In the constant battle to remain competitive, relevant and successful, the fashion industry has been one of the hardest hit by recent economic and political changes. According to PwC, of the almost 6,000 store retail store closures in 2017, the fashion industry was the most affected .
While it’s not all doom and gloom (McKinsey predicts triple growth from 2016-2018), fashion retailers are still searching for ways to boost their success, remain competitive and attract new and retain existing customers.
Improving customer experience is core to this mission, whether that’s improving personalisation across marketing efforts and/or improving the in-store experience.
Technology plays a key role here — and not just through improving the in-store checkout process, making retail assistants more mobile, or making it easier to pay. The retail press is full of stories about the use of augmented and virtual reality (AR and VR), smart mirrors, and interactive in-store digital signage, making stores more destination-focused, immersive, and keeping customers engaged for longer.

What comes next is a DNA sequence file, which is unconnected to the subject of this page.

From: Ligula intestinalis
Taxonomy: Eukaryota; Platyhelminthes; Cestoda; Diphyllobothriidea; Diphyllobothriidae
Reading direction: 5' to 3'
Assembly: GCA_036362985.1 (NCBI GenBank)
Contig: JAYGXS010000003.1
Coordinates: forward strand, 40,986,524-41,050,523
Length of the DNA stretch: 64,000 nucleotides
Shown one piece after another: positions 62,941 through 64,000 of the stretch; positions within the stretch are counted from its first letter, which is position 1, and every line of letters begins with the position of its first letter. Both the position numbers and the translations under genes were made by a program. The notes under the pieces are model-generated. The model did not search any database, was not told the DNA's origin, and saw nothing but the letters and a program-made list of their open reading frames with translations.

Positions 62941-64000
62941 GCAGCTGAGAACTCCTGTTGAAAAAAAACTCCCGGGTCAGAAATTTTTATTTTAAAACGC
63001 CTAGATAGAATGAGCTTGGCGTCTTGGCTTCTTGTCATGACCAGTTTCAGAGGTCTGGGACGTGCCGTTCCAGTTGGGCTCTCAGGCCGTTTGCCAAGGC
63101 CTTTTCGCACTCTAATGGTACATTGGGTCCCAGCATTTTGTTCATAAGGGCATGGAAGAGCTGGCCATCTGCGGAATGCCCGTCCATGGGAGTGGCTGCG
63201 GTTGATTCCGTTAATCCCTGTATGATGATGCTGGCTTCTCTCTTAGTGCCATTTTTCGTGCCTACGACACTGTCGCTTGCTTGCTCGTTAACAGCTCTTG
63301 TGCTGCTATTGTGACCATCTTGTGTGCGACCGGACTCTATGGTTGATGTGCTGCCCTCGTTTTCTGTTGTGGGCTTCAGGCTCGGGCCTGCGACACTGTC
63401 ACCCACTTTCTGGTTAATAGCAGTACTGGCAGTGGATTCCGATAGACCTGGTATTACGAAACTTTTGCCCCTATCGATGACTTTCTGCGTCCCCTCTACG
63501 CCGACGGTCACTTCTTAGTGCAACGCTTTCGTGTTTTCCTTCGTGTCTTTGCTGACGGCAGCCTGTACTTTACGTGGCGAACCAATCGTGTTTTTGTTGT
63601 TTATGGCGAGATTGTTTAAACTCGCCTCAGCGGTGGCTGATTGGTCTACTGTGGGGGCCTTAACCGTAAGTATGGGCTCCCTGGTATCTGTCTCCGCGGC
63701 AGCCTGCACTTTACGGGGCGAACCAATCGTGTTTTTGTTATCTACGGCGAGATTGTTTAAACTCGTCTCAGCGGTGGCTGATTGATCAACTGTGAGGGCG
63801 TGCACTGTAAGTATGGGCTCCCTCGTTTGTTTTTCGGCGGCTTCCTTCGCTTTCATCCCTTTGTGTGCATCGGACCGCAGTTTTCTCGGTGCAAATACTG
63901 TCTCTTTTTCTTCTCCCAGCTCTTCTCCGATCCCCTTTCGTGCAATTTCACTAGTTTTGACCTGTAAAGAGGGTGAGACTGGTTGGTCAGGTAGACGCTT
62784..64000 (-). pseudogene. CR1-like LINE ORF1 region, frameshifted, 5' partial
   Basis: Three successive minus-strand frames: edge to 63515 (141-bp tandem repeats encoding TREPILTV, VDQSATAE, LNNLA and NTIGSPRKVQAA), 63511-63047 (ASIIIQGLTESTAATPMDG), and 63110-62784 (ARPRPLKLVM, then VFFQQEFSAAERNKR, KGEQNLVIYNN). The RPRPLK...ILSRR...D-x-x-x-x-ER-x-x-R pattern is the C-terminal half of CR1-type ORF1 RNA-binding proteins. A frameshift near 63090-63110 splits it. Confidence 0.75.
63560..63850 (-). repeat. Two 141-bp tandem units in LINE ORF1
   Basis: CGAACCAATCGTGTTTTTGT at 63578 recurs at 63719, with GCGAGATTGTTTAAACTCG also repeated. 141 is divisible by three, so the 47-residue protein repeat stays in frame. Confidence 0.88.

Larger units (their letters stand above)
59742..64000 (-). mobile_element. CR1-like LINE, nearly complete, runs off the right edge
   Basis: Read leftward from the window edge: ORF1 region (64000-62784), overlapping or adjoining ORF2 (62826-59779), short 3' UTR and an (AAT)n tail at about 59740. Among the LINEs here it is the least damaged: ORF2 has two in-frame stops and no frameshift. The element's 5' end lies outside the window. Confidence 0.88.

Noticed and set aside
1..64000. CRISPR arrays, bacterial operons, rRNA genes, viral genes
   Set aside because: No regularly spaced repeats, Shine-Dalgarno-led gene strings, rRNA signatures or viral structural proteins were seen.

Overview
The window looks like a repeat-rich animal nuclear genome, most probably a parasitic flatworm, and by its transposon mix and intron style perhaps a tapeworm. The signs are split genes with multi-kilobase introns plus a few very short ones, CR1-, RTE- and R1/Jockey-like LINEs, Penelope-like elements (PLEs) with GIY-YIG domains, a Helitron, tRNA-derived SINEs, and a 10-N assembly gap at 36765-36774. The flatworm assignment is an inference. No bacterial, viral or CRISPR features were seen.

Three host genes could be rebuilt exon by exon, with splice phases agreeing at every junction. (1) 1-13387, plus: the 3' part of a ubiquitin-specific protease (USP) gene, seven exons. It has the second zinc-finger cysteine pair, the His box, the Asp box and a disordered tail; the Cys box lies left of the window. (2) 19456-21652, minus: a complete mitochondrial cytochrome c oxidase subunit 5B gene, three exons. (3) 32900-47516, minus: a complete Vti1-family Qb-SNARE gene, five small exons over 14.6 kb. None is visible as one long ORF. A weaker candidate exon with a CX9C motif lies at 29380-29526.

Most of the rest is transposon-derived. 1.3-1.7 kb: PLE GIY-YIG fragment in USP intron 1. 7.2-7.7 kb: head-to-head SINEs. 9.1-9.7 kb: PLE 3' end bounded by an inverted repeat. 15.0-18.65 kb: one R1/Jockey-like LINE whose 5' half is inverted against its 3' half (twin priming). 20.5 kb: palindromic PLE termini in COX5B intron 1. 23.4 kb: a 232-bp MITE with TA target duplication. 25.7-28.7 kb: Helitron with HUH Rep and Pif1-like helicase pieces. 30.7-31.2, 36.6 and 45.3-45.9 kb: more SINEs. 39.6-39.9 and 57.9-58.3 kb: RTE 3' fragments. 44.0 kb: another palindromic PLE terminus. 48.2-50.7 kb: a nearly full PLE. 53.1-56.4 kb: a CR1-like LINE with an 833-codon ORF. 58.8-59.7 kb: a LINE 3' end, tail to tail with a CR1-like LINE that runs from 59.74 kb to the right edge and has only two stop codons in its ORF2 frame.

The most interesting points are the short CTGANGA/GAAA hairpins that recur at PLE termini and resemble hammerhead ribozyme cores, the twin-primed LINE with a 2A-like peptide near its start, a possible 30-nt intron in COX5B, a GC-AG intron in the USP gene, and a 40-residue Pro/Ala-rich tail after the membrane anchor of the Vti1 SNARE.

But is it really what customers want? Not according to recent research by Klarna (a payments provider); it found half of fashion retailers were investing in technology like AR and VR despite the fact that 80% of consumers said they wouldn’t be interested in using it. In fact, consumers favour the human element of the in-store experience, a key factor in choosing this over shopping online.
This sentiment is supported by wider industry research from PwC that reported 75% of global consumers want more human interaction when they shop.
E-commerce giants are also paying attention to this call for human interaction — Amazon recently announced the launch of its first fashion pop-up store on Baker Street in London (following the retailer’s planned roll out of physical Amazon Go stores). While consumers will be able to spend five days at the end of October exploring Amazon’s own and leading fashion brands, they will also have access to in-store stylists, which is undoubtedly a major selling point.
While technology can certainly help in creating an immersive shopping experience, the human element shouldn’t be discounted. Perhaps success lies in balancing the two aspects and ensuring technology is more of an enabler to the in-store experience — helping boost engagement.